Ingo: Wellness tourists are a very attractive market. The wellness tourism market is currently worth $639 billion and it is growing more than twice as fast as the overall tourism market. This is particularly so in the Asia Pacific region. People in general are more focused on living healthily, and they don’t want to have to abandon that lifestyle while they are traveling. It has been revealed by the Global Wellness Institute that an international wellness tourist will spend on average 53% more than the average international tourist. And domestic wellness tourists spend around 178% more than the average domestic tourist.

When you have a wellness tourist booked on a wellness programme, they will generally spend most of their time on property. They will eat all of their meals on property. Wellness tourists also generally stay longer than regular tourists. All of these factors make them a very attractive market if you can provide them with the experience they are looking for.

Trent: There’s a bit of research around to suggest that a ‘wellness guest’ will spend more in the hotel than a non-wellness guest. The same has been said about the spa guest. For my part, I can see that there is a correlation, but I am yet to see any evidence of causation. I do believe that evidence will come, in time. It should be noted, however, that a true wellness guest will also probably demand true wellness, not just superficial attempts.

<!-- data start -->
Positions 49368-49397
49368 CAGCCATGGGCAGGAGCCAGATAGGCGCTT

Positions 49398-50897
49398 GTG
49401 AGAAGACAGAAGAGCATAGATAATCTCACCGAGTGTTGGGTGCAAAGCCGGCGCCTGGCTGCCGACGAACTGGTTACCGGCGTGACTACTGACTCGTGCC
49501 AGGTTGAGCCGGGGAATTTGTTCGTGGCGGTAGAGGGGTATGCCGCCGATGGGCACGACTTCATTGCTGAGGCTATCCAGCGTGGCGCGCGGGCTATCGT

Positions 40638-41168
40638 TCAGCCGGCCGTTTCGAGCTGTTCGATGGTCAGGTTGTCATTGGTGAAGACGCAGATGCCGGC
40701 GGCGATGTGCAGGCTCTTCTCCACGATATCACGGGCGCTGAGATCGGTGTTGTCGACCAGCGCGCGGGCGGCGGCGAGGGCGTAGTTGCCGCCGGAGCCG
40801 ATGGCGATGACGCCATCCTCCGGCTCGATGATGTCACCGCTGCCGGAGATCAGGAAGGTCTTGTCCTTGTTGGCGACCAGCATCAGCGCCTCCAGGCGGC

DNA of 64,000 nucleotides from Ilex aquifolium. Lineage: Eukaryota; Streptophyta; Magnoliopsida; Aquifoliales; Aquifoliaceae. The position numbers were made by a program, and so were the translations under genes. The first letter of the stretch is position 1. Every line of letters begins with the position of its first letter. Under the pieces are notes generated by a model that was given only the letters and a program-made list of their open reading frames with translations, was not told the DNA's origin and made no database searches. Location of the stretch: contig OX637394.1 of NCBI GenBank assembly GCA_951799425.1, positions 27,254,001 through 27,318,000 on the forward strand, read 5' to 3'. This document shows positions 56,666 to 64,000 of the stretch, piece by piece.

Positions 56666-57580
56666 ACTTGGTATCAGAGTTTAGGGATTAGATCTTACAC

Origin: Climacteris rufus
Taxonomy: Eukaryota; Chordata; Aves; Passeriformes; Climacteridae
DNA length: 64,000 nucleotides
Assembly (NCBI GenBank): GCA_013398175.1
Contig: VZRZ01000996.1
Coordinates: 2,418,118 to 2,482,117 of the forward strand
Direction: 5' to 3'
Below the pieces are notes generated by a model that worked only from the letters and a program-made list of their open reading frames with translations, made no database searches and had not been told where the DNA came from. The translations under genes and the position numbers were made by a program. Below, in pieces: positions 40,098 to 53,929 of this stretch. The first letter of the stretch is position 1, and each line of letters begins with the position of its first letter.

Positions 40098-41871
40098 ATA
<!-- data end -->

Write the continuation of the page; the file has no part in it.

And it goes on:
How can wellness be integrated into the whole hotel/resort and not just be limited to the spa?

Ingo: The days of wellness being confined to the spa are over. These days, wellness-minded tourists want it to be a part of every aspect of their stay. This includes healthy menus in the restaurants, healthy MICE offerings, wellness-focused kids clubs, healthy juice bars, and biophilic and health-focused design.